Since my parents hailed from the northern state of Penang - where the Hokkien dialect is easily spoken everywhere by almost everyone, it was a dialect that was familiar to them both. The dialect itself originated in the Southern region of Fujian province, an important centre for trade and migration, and has since spread beyond the mainland borders to become one of the most common spoken Chinese languages overseas.
So as a side note, some of the patriotic Penangites speak it so much that they've even started making regular podcasts in the Hokkien dialect just to keep it alive.
Something my parents tried to do as well when they passed on the torch, so to speak, to my brother and me. At least that's what I clearly recall. Pretty sure my brother spoke in Hokkien back then!
Dammit. What do I say in Hokkien?
Lately however for some peculiar reason whether from lack of usage or severe cerebral concussion sometime in the past, my brother seems to have forgotten how to speak the dialect. Or at least he seems to have misplaced the ability to speak it conversationally.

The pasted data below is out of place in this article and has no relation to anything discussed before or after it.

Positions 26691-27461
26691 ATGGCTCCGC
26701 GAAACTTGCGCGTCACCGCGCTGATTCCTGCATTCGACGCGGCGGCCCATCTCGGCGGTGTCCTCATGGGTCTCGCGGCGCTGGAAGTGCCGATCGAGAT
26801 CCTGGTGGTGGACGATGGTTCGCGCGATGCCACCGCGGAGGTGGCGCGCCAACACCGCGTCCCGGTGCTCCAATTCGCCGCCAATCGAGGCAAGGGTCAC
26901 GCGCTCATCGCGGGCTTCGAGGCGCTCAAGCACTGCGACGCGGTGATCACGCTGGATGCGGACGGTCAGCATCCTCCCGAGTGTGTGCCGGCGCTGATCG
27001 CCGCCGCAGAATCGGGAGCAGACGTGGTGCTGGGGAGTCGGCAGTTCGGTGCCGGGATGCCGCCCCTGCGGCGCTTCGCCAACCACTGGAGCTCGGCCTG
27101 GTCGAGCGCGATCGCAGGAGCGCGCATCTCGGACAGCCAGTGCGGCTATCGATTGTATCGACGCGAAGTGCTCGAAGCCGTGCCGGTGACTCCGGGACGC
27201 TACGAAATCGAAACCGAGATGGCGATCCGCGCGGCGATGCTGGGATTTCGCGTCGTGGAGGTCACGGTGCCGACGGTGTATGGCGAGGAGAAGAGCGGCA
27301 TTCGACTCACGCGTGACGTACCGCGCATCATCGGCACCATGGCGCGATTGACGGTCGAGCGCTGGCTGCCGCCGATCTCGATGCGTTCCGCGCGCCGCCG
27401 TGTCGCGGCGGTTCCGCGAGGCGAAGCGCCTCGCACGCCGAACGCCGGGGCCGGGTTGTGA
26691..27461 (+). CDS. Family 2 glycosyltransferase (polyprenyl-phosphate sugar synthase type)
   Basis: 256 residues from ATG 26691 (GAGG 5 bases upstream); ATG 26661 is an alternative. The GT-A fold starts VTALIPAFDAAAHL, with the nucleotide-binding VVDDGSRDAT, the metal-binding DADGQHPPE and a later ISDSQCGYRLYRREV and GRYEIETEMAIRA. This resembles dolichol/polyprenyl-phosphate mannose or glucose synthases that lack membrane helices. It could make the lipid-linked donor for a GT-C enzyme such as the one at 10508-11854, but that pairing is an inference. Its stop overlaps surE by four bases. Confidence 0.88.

Seriously. He speaks like an earnest foreigner trying to pick up the language. Stilted, forced and highly formal rather than the more informal speech the natives are used to. Simply put it would be the equivalent of a Shakespearean thespian painstakingly speaking to a regular English-speaking joe today.
Which we find simply hilarious.
Brother : O thou invisible spirit of wine! If thou hast no name to be known by, let us call thee devil!
Paul : So you don't want to drink?
Brother : Has thou taken leave of thy senses? If wine be the drink of love, then pour on!
Paul : Probably not as much for you then.
We can acquit my brother of any false pretense. I know what you're thinking but it's not a conceited affectation since my stolid brother simply doesn't participate in such shallow artifice. And he doesn't do accents. Much.
Wonder if he can even understand a Hokkien podcast nowadays!